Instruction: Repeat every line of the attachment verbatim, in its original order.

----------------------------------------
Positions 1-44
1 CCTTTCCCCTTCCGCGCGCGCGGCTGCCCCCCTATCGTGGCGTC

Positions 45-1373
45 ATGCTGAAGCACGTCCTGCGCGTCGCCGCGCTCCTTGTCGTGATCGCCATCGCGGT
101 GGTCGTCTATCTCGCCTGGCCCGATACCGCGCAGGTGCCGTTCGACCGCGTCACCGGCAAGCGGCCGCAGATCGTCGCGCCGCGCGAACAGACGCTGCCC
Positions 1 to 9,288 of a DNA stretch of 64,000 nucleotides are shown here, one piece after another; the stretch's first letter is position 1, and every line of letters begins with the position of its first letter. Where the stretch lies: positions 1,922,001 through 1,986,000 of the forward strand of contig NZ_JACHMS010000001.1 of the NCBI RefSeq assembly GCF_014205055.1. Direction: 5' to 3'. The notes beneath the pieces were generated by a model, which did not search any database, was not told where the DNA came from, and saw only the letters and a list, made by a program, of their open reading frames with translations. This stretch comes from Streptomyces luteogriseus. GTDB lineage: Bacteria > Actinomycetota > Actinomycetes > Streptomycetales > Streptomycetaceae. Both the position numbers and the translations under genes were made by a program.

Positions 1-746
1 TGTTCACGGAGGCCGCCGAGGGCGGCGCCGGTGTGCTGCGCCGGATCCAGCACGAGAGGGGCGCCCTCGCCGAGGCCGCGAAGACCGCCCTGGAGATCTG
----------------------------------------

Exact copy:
Positions 1-44
1 CCTTTCCCCTTCCGCGCGCGCGGCTGCCCCCCTATCGTGGCGTC

Positions 45-1373
45 ATGCTGAAGCACGTCCTGCGCGTCGCCGCGCTCCTTGTCGTGATCGCCATCGCGGT
101 GGTCGTCTATCTCGCCTGGCCCGATACCGCGCAGGTGCCGTTCGACCGCGTCACCGGCAAGCGGCCGCAGATCGTCGCGCCGCGCGAACAGACGCTGCCC
Positions 1 to 9,288 of a DNA stretch of 64,000 nucleotides are shown here, one piece after another; the stretch's first letter is position 1, and every line of letters begins with the position of its first letter. Where the stretch lies: positions 1,922,001 through 1,986,000 of the forward strand of contig NZ_JACHMS010000001.1 of the NCBI RefSeq assembly GCF_014205055.1. Direction: 5' to 3'. The notes beneath the pieces were generated by a model, which did not search any database, was not told where the DNA came from, and saw only the letters and a list, made by a program, of their open reading frames with translations. This stretch comes from Streptomyces luteogriseus. GTDB lineage: Bacteria > Actinomycetota > Actinomycetes > Streptomycetales > Streptomycetaceae. Both the position numbers and the translations under genes were made by a program.

Positions 1-746
1 TGTTCACGGAGGCCGCCGAGGGCGGCGCCGGTGTGCTGCGCCGGATCCAGCACGAGAGGGGCGCCCTCGCCGAGGCCGCGAAGACCGCCCTGGAGATCTG